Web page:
This form of meditation is not simply daydreaming, though that too is pertinent: we have an average of two thousand daydreams every day, each lasting an average of fourteen seconds. Nondirective meditation takes its cue from mindfulness, noticing thoughts arise while abstaining from creating a narrative. Our brain produces thoughts, but the conscious ‘I’ has a role in what stories it tells from those mental images.
Which puts the activation—or, in the case of LSD, deactivation—of the DMN into the spotlight. The human brain is complex and interactive, a symphony not a solo. What appears to be true regardless of how you get there is the necessity of ego dissolution when dealing with emotions. Perhaps better put, not taking things so seriously.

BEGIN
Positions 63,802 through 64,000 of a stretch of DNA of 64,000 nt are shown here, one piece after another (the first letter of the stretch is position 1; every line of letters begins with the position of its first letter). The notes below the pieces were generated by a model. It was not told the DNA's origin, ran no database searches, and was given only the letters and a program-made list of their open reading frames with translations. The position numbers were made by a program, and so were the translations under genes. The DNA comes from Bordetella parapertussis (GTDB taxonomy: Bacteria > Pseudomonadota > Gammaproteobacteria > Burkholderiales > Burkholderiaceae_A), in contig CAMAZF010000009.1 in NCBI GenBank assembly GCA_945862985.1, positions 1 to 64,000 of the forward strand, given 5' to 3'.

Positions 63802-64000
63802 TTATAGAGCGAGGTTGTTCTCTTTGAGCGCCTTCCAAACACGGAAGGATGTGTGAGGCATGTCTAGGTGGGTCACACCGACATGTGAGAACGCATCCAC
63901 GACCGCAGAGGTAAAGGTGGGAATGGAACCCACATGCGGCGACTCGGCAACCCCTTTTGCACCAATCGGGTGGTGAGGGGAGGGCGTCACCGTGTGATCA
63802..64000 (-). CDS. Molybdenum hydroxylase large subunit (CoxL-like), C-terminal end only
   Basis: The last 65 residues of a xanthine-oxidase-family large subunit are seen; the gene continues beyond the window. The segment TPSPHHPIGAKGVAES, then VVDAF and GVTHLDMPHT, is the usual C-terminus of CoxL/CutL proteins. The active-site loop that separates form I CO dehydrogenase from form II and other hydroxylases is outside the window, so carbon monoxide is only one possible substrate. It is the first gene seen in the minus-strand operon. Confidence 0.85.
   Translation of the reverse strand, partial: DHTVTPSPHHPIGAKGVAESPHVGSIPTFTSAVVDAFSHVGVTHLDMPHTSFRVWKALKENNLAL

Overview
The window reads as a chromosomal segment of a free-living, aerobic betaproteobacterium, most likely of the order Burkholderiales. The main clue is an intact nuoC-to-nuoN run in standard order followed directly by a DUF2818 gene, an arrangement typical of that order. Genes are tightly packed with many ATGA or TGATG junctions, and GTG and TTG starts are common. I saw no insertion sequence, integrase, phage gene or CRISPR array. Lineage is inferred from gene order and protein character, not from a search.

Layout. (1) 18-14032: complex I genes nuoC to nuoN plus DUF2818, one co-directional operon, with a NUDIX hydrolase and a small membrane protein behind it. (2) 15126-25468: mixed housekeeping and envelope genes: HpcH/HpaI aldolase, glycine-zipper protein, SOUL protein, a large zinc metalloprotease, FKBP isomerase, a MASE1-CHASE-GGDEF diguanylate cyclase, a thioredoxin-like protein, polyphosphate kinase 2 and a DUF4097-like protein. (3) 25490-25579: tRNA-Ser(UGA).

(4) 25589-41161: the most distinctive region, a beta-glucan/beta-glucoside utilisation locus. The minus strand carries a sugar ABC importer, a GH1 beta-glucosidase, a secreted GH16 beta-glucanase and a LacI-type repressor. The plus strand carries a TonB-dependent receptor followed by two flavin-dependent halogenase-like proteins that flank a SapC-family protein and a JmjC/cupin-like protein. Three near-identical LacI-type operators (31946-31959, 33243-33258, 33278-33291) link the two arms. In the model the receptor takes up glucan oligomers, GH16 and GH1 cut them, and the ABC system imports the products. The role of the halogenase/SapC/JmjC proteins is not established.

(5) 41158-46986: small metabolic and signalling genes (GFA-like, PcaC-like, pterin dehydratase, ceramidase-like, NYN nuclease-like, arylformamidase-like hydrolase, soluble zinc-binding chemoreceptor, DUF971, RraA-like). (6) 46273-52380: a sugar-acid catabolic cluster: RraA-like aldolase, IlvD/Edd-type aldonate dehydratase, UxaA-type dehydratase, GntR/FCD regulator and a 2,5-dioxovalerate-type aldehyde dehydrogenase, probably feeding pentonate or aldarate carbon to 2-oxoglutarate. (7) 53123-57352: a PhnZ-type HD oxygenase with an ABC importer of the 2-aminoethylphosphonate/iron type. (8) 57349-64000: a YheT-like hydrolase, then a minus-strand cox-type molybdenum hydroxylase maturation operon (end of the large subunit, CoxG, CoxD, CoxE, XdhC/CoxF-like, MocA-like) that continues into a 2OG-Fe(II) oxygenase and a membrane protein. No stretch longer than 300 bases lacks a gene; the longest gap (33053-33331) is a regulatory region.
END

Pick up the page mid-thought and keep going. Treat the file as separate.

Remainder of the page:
Certainly a monumental task, this quieting of that pesky inner voice always speaking forward and backward with so little regard for the moment. In 1970, when LSD had become illegal, the philosopher Alan Watts put forward his own thoughts on the topic in his essay, ‘Psychedelics and Religious Experience.’
Watts considered the incessant individualistic focus of American culture to be one of the failures of imagination that LSD prominently points out. Societies mimic brains in breadth of connections—think of neurons as people interacting and communicating. If you consider yourself an island separate from the populace, depression is guaranteed; if everything that happens is happening to you, life becomes a conspiracy aimed at your demise.
Watts continues along this line:
All forms of life and being are simply variations on a single theme: we are all in fact one being doing the same thing in as many different ways as possible.